North Central Florida responds to crisis in Bahamas

Aerial footage shows the damage left behind in Hurricane Dorian's wake across Abaco Island in the Bahamas on Sept. 3, 2019. (Photo by the HeadKnowles Foundation via Getty Images)

The Bahamas was ravaged by Hurricane Dorian after it made landfall there as a Category 5 storm with maximum sustained winds of 185 mph and 220 mph wind gusts. At least 20 people were killed and thousands of homes were destroyed or damaged. 

Relief efforts from multiple agencies, organizations, and companies are underway to assist the victims of the disaster.  

The Gainesville Sun has published a list of local businesses and organizations that are offering opportunities to help.  Some of those include: University of Florida Chapter of Tau Kappa Epsilon Fraternity; Scuba Monkey Dive Center/Blue Lagoon Aquatic Center; Maple Street Biscuit Company; Fr Body & Facial Beautification Services; and Burn Boot Camp.  Read more about where to donate in Gainesville on the Gainesville Sun website.

The Ocala StarBanner has also published a list of local businesses and organizations that are offering opportunities to help.  Some of those include: Crossroads Alliance & Ministries; Ocala First United Methodist Church; and the Knights of Columbus. Read more about where to donate in Ocala on the Ocala StarBanner website.

Additionally, the Boys and Girls Club Northwest Unit, at 2661 NW 51st St., Gainesville, Fl 32607, is accepting donations or volunteers. You can call the club or email the Unit Director, Valerie White at, to find out how you can donate or become involved or visit their website.

The Humane Society of North Central Florida (HSNCF) is monitoring and ready to assist impacted Bahamian animal shelters and communities.  As a statewide collaborative and coordinated effort of the Florida Association of Animal Welfare Organizations (, Florida shelters and rescues are currently waiting for an assessment to be completed by the Bahamian authorities that will identify specific needs. HSNCF will be sharing updates on its Facebook page. To make room at the Humane Society, individuals and families are encouraged to consider adopting a dog, cat, puppy or kitten currently in its shelter.  Now through Sunday, the Humane Society is waiving adoption fees on all animals currently in need of new loving homes. At this time, if you would like to donate to relief efforts, we recommend monetary donations to one of the following Bahamian organization: Grand Bahama Humane Society or BAARK (Bahamas Alliance for Animal Rights and Kindness).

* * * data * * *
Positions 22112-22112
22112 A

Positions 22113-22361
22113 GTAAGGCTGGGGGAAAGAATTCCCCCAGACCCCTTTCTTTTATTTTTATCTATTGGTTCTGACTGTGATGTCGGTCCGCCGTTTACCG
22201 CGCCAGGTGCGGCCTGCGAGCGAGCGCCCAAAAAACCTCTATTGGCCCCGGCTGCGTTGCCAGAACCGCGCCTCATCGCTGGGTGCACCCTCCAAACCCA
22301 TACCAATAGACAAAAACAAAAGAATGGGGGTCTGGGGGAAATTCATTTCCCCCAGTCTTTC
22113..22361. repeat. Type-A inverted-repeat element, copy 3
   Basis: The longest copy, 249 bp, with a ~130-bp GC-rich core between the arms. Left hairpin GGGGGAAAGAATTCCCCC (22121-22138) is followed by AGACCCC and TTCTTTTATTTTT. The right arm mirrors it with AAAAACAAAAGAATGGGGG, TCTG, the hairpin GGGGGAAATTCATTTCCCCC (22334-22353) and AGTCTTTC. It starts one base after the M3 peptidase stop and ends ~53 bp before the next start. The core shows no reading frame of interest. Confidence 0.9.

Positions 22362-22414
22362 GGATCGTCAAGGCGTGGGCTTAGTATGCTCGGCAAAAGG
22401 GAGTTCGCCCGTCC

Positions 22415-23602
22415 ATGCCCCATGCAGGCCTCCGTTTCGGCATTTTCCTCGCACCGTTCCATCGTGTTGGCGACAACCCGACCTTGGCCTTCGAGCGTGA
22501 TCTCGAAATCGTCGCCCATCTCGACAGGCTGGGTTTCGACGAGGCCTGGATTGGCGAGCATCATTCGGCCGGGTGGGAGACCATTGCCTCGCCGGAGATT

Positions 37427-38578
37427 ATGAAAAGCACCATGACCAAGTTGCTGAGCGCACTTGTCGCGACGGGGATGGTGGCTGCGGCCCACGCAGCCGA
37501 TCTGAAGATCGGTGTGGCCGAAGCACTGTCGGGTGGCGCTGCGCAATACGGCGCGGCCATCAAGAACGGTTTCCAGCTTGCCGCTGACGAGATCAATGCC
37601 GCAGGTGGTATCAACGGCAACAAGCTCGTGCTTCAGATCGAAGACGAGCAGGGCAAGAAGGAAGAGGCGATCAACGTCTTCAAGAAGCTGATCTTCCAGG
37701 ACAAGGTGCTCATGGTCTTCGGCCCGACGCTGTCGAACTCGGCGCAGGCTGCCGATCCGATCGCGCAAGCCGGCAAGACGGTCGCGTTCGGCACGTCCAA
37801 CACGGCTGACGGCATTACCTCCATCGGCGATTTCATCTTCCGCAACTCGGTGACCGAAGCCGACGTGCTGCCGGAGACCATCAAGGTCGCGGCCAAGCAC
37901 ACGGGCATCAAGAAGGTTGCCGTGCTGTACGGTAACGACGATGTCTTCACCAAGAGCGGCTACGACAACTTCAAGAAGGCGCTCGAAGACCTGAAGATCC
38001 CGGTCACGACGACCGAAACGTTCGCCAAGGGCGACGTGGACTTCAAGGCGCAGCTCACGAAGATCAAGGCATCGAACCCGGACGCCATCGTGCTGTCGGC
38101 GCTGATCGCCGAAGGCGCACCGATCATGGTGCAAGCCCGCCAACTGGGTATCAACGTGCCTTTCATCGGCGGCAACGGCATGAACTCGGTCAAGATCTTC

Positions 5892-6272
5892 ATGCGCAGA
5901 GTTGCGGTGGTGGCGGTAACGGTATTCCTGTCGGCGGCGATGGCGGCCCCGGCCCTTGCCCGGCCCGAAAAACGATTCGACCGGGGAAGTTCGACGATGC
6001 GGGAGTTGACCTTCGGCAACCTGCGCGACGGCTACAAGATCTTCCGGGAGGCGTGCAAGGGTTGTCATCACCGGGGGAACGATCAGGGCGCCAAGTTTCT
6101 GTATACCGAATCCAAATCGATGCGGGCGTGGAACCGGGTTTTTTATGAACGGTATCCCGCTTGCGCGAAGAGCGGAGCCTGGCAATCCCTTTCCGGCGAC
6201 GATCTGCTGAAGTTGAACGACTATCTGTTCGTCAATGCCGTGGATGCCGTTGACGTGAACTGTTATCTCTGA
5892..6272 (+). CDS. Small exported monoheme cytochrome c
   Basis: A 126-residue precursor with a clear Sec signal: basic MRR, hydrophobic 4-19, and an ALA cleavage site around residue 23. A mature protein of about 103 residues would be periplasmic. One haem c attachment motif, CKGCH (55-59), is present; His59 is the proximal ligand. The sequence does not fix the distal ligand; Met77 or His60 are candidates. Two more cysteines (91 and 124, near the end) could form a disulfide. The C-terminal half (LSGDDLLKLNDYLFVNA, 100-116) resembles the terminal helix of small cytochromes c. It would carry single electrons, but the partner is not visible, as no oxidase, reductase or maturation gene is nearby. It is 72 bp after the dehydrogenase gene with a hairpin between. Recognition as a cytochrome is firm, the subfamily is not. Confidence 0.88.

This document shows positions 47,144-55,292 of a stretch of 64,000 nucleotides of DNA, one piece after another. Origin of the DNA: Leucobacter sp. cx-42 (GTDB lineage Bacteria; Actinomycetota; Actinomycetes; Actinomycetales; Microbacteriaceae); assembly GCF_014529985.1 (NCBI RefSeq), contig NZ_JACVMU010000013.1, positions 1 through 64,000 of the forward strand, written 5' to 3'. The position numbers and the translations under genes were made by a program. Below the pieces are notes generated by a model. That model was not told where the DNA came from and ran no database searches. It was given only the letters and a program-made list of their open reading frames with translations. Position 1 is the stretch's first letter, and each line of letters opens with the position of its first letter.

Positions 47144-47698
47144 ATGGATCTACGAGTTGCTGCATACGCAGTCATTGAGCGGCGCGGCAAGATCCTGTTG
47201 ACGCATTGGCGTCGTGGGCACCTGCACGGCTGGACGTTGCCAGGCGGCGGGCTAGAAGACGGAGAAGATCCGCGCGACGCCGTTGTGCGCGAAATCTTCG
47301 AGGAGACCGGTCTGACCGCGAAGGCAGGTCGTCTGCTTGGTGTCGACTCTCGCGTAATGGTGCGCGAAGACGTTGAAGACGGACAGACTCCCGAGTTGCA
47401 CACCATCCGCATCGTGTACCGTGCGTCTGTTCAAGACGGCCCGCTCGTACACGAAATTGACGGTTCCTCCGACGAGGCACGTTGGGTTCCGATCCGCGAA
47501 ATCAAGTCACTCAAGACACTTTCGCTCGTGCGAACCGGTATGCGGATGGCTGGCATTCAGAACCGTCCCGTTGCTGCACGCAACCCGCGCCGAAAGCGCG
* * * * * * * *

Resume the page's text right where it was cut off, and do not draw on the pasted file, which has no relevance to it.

A number of Bahamian students attend the University of Florida at Gainesville. If you are interested in helping UF students and employees with unforeseen financial hardships, you may donate to the Aid-a-Gator program.

A basic relief kit could include the following recommended items:

  • Food -- non-perishable food canned or prepackaged pouches, protein bars, trail mix
  • Battery-powered or hand crank radio and a NOAA Weather Radio with tone alert